• The company was accused of censorship after two prominent members who were critical of the company had their profiles and posts deleted.[23]
  • The company was criticized after updating its terms of service in September 2012. In a letter to the US Federal Trade Commission in September 2012, Peter Schaar, former German Federal Commissioner for Data Protection and Freedom of Information, criticized the terms of service because they "force the users to waive any control over their data if they want to continue to use the service." Schaar stated that these terms would be inadmissible under German and European data protection law.[37]
  • Members were infuriated in 2012 when a site redesign was made without first gathering member feedback.[23][37]

Launch and development of mobile apps[edit]

In 2012, the company launched mobile apps for iOS and Android.[38] In 2016, the company added a feature called "hangouts" that enables members to quickly meet with other nearby members.[39][40]


Jennifer Billock, CEO of CouchSurfing from October 2013 to October 2015

Since August 5, 2016, Patrick Dugan has been the CEO, CFO, and Secretary of Couchsurfing International, Inc. As of October 2017, William Francesco Deparis was the Director of Operations.[5]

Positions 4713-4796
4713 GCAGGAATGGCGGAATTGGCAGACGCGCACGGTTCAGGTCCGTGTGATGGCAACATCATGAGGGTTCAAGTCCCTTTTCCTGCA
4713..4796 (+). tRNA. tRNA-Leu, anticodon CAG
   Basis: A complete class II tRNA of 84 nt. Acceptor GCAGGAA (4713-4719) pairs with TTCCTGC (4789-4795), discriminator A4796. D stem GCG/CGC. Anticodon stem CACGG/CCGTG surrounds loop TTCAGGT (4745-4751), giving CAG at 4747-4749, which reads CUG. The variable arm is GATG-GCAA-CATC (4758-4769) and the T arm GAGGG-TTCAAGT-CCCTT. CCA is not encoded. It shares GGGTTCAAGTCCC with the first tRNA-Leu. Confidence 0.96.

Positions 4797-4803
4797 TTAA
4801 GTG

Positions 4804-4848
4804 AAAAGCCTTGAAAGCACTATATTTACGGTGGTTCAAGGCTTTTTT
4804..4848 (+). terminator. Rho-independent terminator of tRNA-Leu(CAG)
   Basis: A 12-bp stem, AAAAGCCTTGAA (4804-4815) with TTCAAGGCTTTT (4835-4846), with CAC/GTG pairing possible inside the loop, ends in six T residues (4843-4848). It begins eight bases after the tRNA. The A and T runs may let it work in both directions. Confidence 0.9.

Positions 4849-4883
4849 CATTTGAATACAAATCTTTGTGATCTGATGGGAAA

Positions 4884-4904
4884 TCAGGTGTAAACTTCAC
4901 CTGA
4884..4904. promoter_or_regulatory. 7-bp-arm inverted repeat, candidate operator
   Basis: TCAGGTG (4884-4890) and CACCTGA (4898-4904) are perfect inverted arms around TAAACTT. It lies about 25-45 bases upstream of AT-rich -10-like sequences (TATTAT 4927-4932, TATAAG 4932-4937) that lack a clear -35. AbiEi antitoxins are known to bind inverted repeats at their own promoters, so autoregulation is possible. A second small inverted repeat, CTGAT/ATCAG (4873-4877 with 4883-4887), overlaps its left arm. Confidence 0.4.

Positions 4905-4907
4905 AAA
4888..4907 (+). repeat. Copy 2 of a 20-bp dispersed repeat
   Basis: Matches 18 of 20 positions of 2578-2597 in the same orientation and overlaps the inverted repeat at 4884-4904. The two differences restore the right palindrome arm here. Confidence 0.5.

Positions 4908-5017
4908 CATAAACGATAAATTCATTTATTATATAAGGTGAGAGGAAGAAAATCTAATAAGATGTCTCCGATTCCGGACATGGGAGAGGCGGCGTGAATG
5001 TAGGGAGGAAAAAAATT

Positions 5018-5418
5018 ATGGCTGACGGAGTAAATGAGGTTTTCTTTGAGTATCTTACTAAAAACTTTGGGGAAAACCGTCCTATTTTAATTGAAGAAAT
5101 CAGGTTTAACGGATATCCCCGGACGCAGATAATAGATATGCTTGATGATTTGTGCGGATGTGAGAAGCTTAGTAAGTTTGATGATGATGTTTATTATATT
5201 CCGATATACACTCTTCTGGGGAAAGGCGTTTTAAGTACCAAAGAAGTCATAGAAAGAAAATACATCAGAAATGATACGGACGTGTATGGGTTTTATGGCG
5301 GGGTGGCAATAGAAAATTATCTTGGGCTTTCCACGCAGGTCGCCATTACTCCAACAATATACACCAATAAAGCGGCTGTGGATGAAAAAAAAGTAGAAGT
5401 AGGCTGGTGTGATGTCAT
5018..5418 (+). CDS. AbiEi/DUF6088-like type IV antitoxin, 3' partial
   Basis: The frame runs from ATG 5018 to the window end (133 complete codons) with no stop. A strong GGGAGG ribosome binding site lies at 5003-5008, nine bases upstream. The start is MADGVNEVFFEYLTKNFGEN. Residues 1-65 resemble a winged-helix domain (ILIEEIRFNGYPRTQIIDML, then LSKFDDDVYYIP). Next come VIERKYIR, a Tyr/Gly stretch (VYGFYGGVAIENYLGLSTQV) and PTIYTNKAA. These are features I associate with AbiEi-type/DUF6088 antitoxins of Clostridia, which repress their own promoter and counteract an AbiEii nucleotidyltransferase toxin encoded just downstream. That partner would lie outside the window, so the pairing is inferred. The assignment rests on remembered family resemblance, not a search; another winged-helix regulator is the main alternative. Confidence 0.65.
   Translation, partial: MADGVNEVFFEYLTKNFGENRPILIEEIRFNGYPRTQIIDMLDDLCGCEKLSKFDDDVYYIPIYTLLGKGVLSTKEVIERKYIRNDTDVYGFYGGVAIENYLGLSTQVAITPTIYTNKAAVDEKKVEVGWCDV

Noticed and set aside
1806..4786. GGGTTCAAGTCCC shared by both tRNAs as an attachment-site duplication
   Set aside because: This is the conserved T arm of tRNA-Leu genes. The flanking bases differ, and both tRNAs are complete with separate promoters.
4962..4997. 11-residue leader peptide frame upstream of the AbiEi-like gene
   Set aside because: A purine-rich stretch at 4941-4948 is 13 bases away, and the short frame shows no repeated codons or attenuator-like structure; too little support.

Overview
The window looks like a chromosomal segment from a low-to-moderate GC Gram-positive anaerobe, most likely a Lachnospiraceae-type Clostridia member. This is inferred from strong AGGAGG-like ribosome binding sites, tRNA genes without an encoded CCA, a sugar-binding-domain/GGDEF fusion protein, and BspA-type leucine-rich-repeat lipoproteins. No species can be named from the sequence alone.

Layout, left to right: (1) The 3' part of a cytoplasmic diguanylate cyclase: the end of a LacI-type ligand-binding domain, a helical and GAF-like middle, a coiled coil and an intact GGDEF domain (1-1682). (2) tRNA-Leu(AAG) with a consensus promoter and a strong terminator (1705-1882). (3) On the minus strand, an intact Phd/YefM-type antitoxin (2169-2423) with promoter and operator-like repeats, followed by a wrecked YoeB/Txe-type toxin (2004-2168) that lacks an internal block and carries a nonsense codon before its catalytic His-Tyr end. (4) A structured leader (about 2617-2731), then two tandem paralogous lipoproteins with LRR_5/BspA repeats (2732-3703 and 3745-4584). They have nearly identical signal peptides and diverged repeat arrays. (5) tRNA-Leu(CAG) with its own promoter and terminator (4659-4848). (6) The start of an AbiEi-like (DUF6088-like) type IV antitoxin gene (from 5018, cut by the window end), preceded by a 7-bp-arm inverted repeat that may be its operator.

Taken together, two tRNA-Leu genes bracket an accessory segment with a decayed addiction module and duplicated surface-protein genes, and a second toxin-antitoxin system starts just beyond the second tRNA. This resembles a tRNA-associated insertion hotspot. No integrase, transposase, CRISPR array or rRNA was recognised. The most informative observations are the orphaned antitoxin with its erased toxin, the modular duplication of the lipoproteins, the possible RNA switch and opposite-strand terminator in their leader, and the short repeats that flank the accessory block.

Co-founder Dan Hoffer served as CEO from 2011[31] to 2012, Tony Espinoza served as CEO from 2012 to 2013,[32] and Jennifer Billock served as CEO from 2013 to 2015.[41]

The board of directors of the company includes founder and Chairman Casey Fenton as well as venture capital investors Matt Cohler of Benchmark, Todor Tashev of Omidyar Technology Ventures, and Jonathan Teo of Binary Capital.[42]

Membership statistics[edit]

Date Members Ref
June 2004 0 (Launch)
June 2005 6,000 [26]
June 2006 90,000 [24]
March 2007 173,000 [43]
July 2007 240,000 [44]
August 2007 285,000 [45]
September 2007 300,000 [46]
August 2008 600,000 [47]
December 2008 790,000 [48]
March 2009 1,000,000 [49]
August 2009 1,300,000 [50]
January 2011 2,500,000 [51]
August 2011 3,000,000 [35]
April 2012 3,965,492 [17]
October 2013 6,000,000 [52]
October 2014 9,000,000 [53]
October 2015 10,000,000 [54]
February 2016 11,000,000 [55]
January 2018 15,000,000, including 400,000 active hosts [8]

In 2017, Dan Fultz, head of support and safety, stated that "Couchsurfing activity certainly dipped between the ‘heyday’ and today".[56]


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External links[edit]